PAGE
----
The stars were out this morning as Lt. Gen. Dennis Via, USA, director, C4 systems, J-6, the Joint Staff, kicked off today's MILCOM activities. In addition to Gen. Via, a panel of four high-ranking military officials responsible for solving some of the most difficult problems the U.S. faces today explained what their organizations are doing to address the concerns surrounding the theme of the event "The Challenge of Convergence." Panel members agreed that these challenges are going to change drastically as the U.S. military draws down the number of its troops in Iraq while ramping up the troop count in Afghanistan. Gen.
Seven panelists discussed whether the GIG is a fad or reality during MILCOM's first session this morning. At the conclusion of the session, all concurred that not only is the GIG a reality but it has moved beyond its initial objectives and has become the epitome of convergence. Each panelist described the activities of his own organization, which demonstrated that the GIG has indeed diverged from the original intent and now is converging additional capabilities as they become available.
Richard J. Byrne, vice president, command and control center, The MITRE Corporation, wrapped up the unclassified discussion on the first day of MILCOM 2009 by proposing that today's acquisition problems should be viewed in a different manner. Rather than thinking about how to improve what the U.S. government is doing, perhaps agencies-the U.S. Defense Department included-need to come at the problems from an entirely new direction-a very complex direction. Complexity theory can be applied in a number of areas-from acquisition to cyberthreats, Byrne explained.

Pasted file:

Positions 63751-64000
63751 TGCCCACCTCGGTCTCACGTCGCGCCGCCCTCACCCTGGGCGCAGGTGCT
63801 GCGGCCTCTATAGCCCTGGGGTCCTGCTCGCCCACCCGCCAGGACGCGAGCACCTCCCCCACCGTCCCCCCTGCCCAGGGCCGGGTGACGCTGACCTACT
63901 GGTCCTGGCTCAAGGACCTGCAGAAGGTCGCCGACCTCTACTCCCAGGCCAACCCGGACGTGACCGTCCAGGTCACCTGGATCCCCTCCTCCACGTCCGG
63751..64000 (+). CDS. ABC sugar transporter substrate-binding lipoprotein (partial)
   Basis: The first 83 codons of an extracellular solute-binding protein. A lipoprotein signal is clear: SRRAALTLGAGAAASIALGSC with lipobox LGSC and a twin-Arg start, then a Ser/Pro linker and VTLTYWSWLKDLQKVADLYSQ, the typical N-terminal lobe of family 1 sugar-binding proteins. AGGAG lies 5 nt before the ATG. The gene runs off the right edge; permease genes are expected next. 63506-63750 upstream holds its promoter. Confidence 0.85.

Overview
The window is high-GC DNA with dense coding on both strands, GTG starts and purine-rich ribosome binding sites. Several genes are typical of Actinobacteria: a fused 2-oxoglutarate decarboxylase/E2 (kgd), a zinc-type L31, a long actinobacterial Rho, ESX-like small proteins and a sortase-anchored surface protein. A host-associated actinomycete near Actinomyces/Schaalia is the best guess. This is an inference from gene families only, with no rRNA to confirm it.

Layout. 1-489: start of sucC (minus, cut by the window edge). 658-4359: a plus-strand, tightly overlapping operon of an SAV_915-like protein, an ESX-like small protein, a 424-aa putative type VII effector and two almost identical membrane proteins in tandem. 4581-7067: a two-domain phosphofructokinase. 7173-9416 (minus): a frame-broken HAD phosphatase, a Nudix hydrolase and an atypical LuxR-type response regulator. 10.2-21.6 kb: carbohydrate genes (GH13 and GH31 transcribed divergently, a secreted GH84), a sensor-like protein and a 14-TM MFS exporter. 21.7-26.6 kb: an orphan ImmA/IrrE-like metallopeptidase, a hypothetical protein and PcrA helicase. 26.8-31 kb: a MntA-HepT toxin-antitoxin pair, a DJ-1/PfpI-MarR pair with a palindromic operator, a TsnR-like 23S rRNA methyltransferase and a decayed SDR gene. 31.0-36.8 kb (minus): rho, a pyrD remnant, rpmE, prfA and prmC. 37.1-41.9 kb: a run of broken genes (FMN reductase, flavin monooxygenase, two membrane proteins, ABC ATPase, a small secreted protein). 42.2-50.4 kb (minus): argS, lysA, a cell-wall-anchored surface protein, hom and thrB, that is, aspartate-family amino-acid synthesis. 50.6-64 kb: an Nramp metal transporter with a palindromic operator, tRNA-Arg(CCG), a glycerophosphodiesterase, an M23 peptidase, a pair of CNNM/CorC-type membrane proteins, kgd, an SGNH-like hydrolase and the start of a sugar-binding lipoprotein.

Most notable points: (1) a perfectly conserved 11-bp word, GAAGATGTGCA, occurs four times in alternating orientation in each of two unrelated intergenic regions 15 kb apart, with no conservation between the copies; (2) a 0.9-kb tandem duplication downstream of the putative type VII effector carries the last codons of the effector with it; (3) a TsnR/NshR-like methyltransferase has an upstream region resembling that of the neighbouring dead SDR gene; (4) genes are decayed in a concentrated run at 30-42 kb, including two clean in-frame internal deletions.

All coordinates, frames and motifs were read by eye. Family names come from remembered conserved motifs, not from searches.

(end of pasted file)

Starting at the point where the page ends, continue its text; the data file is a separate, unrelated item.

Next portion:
BOSTON - October 19, 2009 - MILCOM 2009 opened today with a speech by David Gergen, CNN commentator and editor at-large for US. News and World Report. Gergen, who has worked for four U.S. presidents, pointed out that the relationship between president and military has changed over the past two decades. The differences have evolved as the men who occupied the Oval Office and held the position of commander-in-chief of the military themselves did not have first-hand military experience.
MILCOM 2009's first panelists spoke about the practical challenges of the convergence of communications capabilities. Representatives from U.S. government agencies as well as local law enforcement agreed that plans for emergencies and special security events must involve collaboration and preparation, but they also admitted that a plan is just that-a plan. Everyone involved in the command and control of these activities-from the cop on the beat to the person in charge-must be ready for the unexpected.
Lt. Gen. Ted F. Bowlds, USAF, commander, Electronic Systems Center, Hanscom Air Force Base, delivered the luncheon speech at MILCOM 2009. Gen. Bowlds stated that the world is changing so fast that it is impossible to predict what innovations will develop as well as threats the U.S. will face in the next 10 to 15 years. "Five years out is about all we can go," he said. Although irregular warfare is the buzzword today, in the spectrum of conflict, it doesn't represent any more than 10 percent to 15 percent of the threat today, he said.